¼ cup dark brown sugar
1 teaspoon ground cinnamon
½ teaspoon ground ginger
¼ teaspoon ground cloves
½ teaspoon ground nutmeg
2 large eggs
1 can evaporated milk
1 unbaked 9 inch pie shell
Fresh whipped cream (optional)
For fresh pumpkin purée
Preheat oven to 300 degrees F.
Cut off top and bottom of the pumpkins, and split each pumpkin in half, top to bottom.
Scoop out seeds and fibers with edge of metal spoon.
Line baking sheet with aluminum foil and arrange pumpkins cut side down on baking sheet.
Bake for 45 minutes to an hour, or until a fork easily pierces through the pumpkins.
Allow pumpkins to cool for 5 minutes and remove the skins using a fork and knife or by hand.
Transfer skinned, cooked pumpkin to a blender and blend on high speed until completely smooth and processed.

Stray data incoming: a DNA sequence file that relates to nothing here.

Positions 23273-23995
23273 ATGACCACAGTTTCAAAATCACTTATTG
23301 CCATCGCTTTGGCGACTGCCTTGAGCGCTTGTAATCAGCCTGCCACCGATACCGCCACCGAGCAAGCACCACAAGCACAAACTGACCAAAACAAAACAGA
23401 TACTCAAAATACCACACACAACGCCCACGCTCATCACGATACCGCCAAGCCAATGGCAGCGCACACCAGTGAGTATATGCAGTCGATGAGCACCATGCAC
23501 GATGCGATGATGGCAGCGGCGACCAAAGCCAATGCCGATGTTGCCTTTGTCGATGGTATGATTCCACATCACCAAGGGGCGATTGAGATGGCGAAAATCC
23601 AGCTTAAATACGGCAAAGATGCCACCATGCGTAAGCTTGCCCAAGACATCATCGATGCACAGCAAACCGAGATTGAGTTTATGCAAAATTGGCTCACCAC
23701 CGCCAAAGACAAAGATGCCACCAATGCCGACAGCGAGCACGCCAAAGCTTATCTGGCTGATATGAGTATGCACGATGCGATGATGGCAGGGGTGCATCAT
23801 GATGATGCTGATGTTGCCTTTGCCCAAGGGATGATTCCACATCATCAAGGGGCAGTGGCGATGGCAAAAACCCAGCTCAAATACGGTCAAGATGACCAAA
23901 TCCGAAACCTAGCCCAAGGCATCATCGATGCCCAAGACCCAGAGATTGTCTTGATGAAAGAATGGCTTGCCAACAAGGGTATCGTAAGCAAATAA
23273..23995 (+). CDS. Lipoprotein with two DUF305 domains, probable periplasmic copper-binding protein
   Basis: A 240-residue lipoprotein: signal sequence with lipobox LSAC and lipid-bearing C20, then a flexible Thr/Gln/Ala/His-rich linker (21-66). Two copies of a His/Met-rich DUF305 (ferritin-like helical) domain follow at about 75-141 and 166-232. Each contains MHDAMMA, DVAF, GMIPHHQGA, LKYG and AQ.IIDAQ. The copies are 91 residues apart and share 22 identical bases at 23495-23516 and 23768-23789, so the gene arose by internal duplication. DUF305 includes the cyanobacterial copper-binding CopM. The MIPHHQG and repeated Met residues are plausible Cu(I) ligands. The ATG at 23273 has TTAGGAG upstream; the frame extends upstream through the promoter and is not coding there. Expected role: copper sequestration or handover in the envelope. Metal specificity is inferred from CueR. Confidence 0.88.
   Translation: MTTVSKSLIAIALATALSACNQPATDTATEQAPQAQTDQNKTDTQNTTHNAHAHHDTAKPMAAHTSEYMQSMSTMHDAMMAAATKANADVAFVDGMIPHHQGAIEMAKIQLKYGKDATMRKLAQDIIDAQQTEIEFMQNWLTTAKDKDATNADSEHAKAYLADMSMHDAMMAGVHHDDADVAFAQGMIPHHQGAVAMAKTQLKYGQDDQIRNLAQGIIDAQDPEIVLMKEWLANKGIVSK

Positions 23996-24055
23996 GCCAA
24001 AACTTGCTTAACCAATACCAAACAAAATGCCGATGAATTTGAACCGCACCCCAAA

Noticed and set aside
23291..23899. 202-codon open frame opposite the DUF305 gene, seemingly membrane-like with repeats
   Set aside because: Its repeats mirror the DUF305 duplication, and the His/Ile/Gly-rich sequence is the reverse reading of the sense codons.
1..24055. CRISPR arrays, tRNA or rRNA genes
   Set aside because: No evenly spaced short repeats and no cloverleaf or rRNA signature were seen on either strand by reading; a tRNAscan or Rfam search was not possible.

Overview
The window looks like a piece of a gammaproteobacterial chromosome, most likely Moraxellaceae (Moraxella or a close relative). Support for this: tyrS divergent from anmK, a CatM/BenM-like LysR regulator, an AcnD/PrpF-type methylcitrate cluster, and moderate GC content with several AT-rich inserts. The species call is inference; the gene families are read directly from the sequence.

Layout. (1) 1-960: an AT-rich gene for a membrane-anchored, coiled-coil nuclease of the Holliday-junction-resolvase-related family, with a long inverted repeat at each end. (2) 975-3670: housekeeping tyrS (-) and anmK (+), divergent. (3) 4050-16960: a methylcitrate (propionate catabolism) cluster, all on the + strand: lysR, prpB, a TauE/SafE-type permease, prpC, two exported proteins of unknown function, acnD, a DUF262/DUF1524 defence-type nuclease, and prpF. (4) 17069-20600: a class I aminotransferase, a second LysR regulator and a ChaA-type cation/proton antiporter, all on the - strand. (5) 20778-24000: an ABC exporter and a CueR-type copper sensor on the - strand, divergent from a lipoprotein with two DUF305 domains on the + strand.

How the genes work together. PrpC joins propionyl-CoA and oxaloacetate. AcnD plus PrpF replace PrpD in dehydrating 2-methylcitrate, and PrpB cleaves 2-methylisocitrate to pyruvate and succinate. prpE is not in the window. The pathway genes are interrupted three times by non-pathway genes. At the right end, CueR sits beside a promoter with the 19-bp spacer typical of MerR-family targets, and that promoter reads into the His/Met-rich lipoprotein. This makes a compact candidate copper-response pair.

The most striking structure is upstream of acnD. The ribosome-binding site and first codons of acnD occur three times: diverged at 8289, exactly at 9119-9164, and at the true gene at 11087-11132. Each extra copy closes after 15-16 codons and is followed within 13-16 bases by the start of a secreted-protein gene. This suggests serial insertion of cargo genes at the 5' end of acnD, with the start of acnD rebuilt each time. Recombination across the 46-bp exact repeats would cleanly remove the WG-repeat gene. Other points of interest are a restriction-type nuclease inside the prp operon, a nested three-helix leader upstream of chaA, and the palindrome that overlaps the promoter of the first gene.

Note: If purée is watery, let sit in paper-towel or cheesecloth lined colander for up to an hour to drain.
For pumpkin pie
Preheat oven to 400 degrees F.
Cover pie shell snugly with aluminum foil or parchment paper and fill with dried beans or pie weights. Blind bake for 12-15 minutes.
Remove pie weights and aluminum foil or parchment paper and bake for another 5 minutes or until golden.
Combine sugar, spices, and salt in small bowl.
Whisk together eggs and pumpkin purée (2 cups if fresh, one 15 oz can if canned) in large bowl.
Add dry ingredients to wet and mix to combine.
Slowly pour in evaporated milk, stirring continuously, until fully incorporated.
Pour pie mixture into partially baked pie shell. Cover exposed edges of pie crust with aluminum foil to prevent burning.
Bake at 400 degrees F for 45-50 minutes. The center should be slightly wobbly but nearly set.
Transfer to wire rack to cool for 2 hrs. Top with whipped cream and serve immediately or cover and refrigerate.
Recipe adapted from Libby's Pumpkin label
For pie dough recipe see: https://www.epicurious.com/recipes/food/views/pie-dough-51113200